Dordt College News

Out in the wild

May 24, 2013

Rosy cheeks and temperatures down to -28 degrees were all part of the experience for students visiting a Minnesota boreal forest in winter.

Environmental studies and biology students at Dordt become quite familiar with the northern plains tall grass prairie ecosystem as they work in, visit, and explore local restored prairies.

But Dr. Robb De Haan also makes sure that students have an opportunity to experience at least two other ecosystems during their four years at Dordt. De Haan’s students visit and learn about the Sandhills ecosystem in Nebraska when they take Avian Biology and Conservation. They observe and learn about the boreal forest ecosystem in northeastern Minnesota when they take Wildlife Management and Ecology.

“There are no unmanaged wildlife populations left today,” says De Haan. “Human activity affects every species: Some are promoted, some are controlled.” Students interested in jobs related to wildlife need to know not only information about the animals and their environments but also how wildlife management has developed historically and who the players are today, says De Haan. So, in mid-February, De Haan and 11 students in his Wildlife Management and Ecology class drove nine hours north to learn about the boreal forest near Ely, Minnesota. Their pictures tell the story.

Many biology classes and labs focus on the micro-level of study. This class allowed us to experience and enjoy the expanse of creation on a macro-scale. I valued the relationships we formed on the trip, with both classmates and professionals. It has become clear to me that more can be accomplished when we work together.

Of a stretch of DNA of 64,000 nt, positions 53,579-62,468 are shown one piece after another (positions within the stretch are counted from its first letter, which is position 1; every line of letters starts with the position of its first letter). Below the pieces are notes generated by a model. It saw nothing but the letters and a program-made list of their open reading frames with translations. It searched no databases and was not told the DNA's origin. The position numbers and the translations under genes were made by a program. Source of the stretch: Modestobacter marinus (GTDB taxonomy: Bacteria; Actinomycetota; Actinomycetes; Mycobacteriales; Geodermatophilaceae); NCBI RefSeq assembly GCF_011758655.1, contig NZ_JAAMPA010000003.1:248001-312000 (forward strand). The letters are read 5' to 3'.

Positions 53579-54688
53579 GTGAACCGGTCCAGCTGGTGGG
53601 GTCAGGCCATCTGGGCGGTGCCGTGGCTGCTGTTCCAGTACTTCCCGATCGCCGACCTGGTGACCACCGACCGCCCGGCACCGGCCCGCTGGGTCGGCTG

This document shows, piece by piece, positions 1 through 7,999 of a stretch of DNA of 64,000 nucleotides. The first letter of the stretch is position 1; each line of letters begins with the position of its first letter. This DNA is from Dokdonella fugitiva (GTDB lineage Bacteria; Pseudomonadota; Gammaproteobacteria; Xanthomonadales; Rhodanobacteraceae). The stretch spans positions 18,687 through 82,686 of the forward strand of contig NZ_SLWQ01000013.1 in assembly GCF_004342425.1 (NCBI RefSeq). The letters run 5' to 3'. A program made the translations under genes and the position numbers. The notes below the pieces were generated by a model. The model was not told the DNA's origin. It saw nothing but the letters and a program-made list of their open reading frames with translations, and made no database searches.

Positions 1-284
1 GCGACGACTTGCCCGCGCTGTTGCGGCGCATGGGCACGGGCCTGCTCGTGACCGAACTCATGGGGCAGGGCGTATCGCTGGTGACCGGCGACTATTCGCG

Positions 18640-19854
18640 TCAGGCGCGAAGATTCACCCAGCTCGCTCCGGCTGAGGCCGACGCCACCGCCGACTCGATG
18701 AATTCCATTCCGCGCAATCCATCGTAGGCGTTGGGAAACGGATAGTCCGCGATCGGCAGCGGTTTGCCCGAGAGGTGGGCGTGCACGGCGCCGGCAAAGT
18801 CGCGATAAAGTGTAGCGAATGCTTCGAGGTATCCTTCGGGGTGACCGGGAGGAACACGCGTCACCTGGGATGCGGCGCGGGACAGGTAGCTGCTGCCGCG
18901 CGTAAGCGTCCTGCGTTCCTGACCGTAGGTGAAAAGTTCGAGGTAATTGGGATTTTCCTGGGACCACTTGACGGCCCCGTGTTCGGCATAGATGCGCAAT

—Seth Fopma

My favorite stop by far was the International Wolf Center. As much as I disliked waking up at 6 a.m. to the sound of howling wolves, it was a unique experience and made for a good story. I particularly enjoyed learning about the technology and methods researchers in Ely are using to track local packs and to tune in to the beep of a wolf in the wild. It inspired me to get a job in research that will promote better conservation and management or to look for a position in environmental education.
—Nicole Staudt

Class objectives

1. Read, analyze, and critique primary and secondary wildlife literature

2. Describe what wildlife management is and what a wildlife biologist does

3. Identify 50 to 100 wildlife species

4. Describe the natural and management history of several wildlife species

5. Live-trap and identify small mammal species and analyze the data

6. Evaluate wildlife habitat by taking physical measurements and using a Habitat Suitability Index model

7. Describe the size, location, and landscape characteristics of several state and federal wildlife areas or refuges, and outline the management plans for these areas

8. Describe the historical development of wildlife management and of the governmental agencies, departments, commissions, etc. responsible for wildlife

9. Critique some of the major policies that govern use, protection, and restoration of wildlife in the United States

10. Explain the major wildlife issues, challenges, and techniques in agriculture, rangeland, forest, and urban settings

11. Critique the use of hunting and trapping for recreation and as wildlife stewardship tools

12. Describe the history and problems of control/stewardship for some exotic wildlife species

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